The Receiving Inspection Procedure AS9100 outlines the steps for receiving aircraft materials, components, parts, finished goods, etc., and their disposition. The aerospace receiving inspection policy applies to receipt of all incoming items. (10 pages, 1191 words)
Where the supplier and the company have a “direct-to-stock” agreement in place (e.g., supplier history of satisfactory quality), Receiving should move incoming items directly to their appropriate storage area(s).
Receiving should not place parts, components, supplies, etc., into inventory unless they are found to conform to specified requirements, unless they are released under positive recall or are DTS items.
Receiving Inspection AS9100 Responsibilities:
Warehouse Personnel are responsible for receiving materials, inspecting for damage, correct items, and quantities, and forwarding paperwork to the Procurement Manager.
Accounts Payable is responsible for paying invoices.
The Procurement Manager is responsible for contacting suppliers in case of damaged shipments or discrepancies.
The Quality Assurance Manager is responsible for conducting detailed examinations of incoming materials, when necessary, and for recommending acceptance or rejection of goods to the Procurement Manager.
Receiving Inspection AS9100 Definitions:
Certificate of Analysis (C of A) – Supplier’s written statement, authorized by contract or purchase order, certifying that supplies or services comply with contract requirements based on quantitative instrumented physical or chemical analysis of representative samples taken from the shipment accompanying the certificate.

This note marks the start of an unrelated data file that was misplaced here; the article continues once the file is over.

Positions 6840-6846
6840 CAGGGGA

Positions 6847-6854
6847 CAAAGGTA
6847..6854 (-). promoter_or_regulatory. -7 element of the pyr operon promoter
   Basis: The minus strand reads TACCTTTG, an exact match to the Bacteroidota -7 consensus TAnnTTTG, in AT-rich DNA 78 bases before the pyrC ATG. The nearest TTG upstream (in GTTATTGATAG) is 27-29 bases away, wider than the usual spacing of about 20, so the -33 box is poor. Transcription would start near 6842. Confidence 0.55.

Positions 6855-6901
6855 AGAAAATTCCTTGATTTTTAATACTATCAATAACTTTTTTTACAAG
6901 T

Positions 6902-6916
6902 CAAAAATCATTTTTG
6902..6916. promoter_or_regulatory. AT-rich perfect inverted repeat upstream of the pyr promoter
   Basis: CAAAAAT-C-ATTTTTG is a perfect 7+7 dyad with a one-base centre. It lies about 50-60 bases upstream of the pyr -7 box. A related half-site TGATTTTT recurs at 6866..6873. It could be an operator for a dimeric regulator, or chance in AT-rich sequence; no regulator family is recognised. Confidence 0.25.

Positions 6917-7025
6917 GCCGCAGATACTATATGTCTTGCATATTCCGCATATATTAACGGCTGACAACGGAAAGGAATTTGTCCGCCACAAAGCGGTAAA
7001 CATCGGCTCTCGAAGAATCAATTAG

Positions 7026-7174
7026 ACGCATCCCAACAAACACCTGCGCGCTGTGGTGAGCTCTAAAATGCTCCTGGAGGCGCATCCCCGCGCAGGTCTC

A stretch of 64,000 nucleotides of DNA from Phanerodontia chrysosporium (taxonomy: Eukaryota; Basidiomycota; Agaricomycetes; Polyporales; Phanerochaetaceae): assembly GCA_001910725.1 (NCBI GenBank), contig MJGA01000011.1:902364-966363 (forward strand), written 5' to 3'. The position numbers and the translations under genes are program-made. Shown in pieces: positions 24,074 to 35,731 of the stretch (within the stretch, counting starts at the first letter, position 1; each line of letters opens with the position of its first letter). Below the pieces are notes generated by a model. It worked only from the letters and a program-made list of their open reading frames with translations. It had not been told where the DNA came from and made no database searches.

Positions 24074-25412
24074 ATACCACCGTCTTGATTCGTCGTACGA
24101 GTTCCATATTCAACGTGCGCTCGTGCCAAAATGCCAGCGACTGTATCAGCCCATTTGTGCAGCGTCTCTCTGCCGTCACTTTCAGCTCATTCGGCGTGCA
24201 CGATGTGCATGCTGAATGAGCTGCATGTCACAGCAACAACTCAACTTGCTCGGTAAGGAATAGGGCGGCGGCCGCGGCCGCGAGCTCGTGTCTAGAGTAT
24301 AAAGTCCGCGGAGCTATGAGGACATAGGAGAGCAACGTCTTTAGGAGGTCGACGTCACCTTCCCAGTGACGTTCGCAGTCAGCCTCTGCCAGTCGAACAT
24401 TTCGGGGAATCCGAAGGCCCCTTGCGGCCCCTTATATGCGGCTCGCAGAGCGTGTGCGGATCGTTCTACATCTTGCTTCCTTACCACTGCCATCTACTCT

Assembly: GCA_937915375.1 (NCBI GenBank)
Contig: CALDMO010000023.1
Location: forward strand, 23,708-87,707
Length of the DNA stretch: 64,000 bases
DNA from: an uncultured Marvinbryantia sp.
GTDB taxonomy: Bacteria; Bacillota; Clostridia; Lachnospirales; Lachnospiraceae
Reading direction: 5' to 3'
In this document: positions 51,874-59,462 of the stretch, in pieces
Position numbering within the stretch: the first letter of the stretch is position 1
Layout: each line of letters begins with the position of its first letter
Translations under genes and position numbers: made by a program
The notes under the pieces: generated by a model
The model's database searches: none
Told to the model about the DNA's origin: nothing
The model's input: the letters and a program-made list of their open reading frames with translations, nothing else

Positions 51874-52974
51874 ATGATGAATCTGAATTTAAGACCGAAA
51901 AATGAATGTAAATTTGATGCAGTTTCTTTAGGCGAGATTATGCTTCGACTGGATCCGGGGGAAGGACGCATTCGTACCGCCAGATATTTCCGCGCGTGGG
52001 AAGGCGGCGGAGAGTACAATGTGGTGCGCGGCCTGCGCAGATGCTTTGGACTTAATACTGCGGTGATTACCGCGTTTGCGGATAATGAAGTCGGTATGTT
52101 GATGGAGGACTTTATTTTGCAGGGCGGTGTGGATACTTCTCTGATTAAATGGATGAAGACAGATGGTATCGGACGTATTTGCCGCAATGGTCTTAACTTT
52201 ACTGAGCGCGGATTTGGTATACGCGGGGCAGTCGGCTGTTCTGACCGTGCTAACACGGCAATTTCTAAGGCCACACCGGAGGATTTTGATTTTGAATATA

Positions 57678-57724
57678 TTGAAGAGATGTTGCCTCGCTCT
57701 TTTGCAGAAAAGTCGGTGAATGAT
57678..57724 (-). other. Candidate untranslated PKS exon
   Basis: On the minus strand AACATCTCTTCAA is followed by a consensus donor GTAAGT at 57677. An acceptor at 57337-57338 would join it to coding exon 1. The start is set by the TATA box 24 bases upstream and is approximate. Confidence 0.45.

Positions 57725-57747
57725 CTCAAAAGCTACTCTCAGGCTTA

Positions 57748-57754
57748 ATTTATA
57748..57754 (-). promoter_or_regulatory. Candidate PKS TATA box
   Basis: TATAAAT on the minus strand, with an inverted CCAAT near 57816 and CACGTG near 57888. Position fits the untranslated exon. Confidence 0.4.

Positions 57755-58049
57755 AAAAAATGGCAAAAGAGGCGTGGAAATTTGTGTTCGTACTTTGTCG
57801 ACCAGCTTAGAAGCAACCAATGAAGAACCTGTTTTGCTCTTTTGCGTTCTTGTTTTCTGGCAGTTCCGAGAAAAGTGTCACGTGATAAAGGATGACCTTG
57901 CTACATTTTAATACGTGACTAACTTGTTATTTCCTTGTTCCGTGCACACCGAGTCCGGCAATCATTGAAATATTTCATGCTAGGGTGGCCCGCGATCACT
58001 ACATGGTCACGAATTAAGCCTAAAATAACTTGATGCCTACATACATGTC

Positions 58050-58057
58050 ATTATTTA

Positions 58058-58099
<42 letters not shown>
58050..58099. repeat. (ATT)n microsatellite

Certificate of Conformance (C of C) – Supplier’s written statement, authorized by contract or purchase order, certifying that supplies or services comply with contract requirements, signed by a responsible individual, and displaying part number and version number, buyer’s purchase order (PO) number, PO date, and PO revision number; also called “Certificate of Compliance”.
Direct to stock (DTS) – Parts/supplies placed directly into customer’s stock without inspection; done to reduce duplicate inspections and where the supplier has a history of providing satisfactory quality.
First article inspection (FAI) – Process monitoring of key characteristics, to assure that parts can be manufactured continually, inexpensively, in compliance with specifications, and with minimum variation.
Positive recall – Where incoming product is released for urgent production purposes prior to its verification, it is positively identified and recorded in order to permit immediate recall and replacement in the event of nonconformity to specified requirements.